Recently, our Salesforce team set out to create an integration accelerator between Salesforce and Segment, a 3rd-party Customer Data Platform (CDP). Our goal for this accelerator was to create a comprehensive, flexible and easy-to-use solution. On the development side, we wanted to modularize our solution and maintain a high degree of code reuse which led our engineering conversation to the Apex Enterprise Patterns framework. This open source framework introduces programmatic design patterns like separation of concerns and also provides a mocking framework for more robust unit testing. The Enterprise Patterns seemed like a great fit at first, but questions arose as we began to discuss the topic of distribution.
For our accelerator to be successful, we knew it needed to “fit nicely” within the many different types of Salesforce orgs and Segment use-cases of potential clients. We wanted this accelerator to be something that could easily be installed, regardless of org type, development model, business process, etc. To make use of the Enterprise Patterns, which are mainly Apex classes, the corresponding Salesforce metadata must exist within an org. So our question became, how do we develop and distribute a solution that uses the Enterprise Patterns so that it can easily and practically be installed into any org?
We considered the possibility that we could be installing into an org that may not already be using the Enterprise Patterns. Would it be necessary for us to introduce these patterns into this type of org? Could this create more maintenance and perhaps confusion for a client’s development team if these patterns were unfamiliar? These questions led us to the idea of creating a lightweight version of the patterns and only delivering the ones we planned to use. In exploring this option we quickly realized the strongly coupled interdependencies that exist under the hood of these Enterprise Patterns that make it impractical, if not impossible, to cherry-pick and create a lightweight version.
On the flip-side, we discussed the possibility that some orgs may already be making use of the Enterprise Patterns. In this case, would we still include the patterns as a part of our delivery? What if an org had customized their implementation of these patterns and their functionality varied from what our accelerator was expecting? In response to these questions, we contemplated the idea of namespacing our entire solution, including the Enterprise Patterns. The thought being to remove the risk of relying on any current implementation of these patterns in an org that varied from our own. This seemed like a good option until we started to think about the volume of metadata this could present. If we delivered namespaced Enterprise Patterns into an org that already was using Enterprise Patterns then we would likely be creating a high level of redundancy and adding unnecessarily to the Apex size limitations for that org.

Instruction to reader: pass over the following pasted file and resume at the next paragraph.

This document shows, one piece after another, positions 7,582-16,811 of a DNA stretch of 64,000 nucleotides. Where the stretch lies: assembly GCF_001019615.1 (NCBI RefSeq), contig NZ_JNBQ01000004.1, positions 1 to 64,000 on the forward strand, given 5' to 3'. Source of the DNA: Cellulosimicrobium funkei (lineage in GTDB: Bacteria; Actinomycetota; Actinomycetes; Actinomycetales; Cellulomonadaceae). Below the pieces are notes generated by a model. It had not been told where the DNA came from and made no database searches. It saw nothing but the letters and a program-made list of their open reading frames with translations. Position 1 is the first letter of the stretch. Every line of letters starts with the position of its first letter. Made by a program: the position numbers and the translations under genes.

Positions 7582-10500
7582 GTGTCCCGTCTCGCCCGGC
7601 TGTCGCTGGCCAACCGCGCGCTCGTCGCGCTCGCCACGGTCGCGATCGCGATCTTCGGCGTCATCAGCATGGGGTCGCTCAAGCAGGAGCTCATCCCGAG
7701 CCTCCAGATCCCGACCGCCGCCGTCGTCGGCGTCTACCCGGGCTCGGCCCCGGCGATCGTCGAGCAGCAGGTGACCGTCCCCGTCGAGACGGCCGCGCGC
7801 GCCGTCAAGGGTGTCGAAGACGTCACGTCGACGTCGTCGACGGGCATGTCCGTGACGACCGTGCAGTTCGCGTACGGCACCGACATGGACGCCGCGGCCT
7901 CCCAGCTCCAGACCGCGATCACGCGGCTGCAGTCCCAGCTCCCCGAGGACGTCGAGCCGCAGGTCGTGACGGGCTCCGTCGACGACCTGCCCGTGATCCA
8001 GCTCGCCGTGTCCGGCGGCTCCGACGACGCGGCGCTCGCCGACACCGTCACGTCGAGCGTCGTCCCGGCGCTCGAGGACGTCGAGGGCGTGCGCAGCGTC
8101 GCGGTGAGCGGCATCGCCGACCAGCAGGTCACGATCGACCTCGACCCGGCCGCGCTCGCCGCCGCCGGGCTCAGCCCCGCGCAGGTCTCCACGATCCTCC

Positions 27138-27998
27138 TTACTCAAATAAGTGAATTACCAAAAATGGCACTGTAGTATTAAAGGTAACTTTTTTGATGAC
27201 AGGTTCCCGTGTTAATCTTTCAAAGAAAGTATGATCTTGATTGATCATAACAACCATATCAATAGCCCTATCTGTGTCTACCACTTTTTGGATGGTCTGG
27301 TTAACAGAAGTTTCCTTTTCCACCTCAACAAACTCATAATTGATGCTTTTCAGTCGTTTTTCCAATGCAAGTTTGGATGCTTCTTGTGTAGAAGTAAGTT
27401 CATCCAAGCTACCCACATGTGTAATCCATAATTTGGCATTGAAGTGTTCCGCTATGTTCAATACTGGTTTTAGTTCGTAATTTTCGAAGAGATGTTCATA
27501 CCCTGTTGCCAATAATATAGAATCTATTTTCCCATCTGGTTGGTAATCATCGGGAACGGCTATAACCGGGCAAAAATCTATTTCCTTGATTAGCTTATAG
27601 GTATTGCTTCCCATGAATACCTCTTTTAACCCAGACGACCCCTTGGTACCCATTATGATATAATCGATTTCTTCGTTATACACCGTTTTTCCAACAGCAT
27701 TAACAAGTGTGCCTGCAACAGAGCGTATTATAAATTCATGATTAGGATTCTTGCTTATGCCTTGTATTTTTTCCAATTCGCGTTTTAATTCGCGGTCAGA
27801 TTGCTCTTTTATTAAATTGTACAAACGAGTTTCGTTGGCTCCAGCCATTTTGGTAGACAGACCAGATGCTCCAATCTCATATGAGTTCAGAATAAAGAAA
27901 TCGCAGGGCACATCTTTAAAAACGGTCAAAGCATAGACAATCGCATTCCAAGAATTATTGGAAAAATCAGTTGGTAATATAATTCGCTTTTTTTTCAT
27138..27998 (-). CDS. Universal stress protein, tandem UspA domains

You may be wondering why we didn’t use a Second Generation Managed Package to be distributed in the Salesforce AppExchange. Among other benefits, some notable advantages to this distribution model would have included easy download and install into any org, lessened concern of Apex Governor limitations like Apex size and namespacing to avoid any potential conflicts. However, the trade off to these benefits is a rigid solution whose metadata cannot be changed in an installed org. Therefore our decision to forgo using a Managed Package came back to our vision for this accelerator. At WillowTree, we take a lot of pride in partnering with our clients by getting to know them and making the best decisions for their business. For that reason, we wanted to make sure we allowed ourselves plenty of room to collaborate and tailor any implementation specifically to our client’s needs when applicable. Delivering a one-size-fits-all solution via a Managed Package does not allow for any further customization in installed orgs and thus, simply did not allow us the flexibility we desired.
In the end, we ultimately decided to create our solution independent of the Enterprise Patterns. We still believe there is tremendous value in utilizing these patterns. Their use of design patterns like separation of concerns and a mocking framework are greatly beneficial to many large scale applications. However, it was the flexible distribution of a solution that utilizes these patterns that presented a challenge to us and was ultimately the reason we decided to forgo the use of these patterns in our accelerator. By going this route, we have been able to build a lightweight, comprehensive and flexible solution that allows for easy installation and set up of an integration between Salesforce and Segment.
Hopefully you have enjoyed the insight into our experience and considerations around using the Apex Enterprise Patterns framework. We’d love to connect with you about whether Apex Enterprise Patterns make sense for your Salesforce environment.
If you are trying to connect your Salesforce org to an external CDP, let’s connect!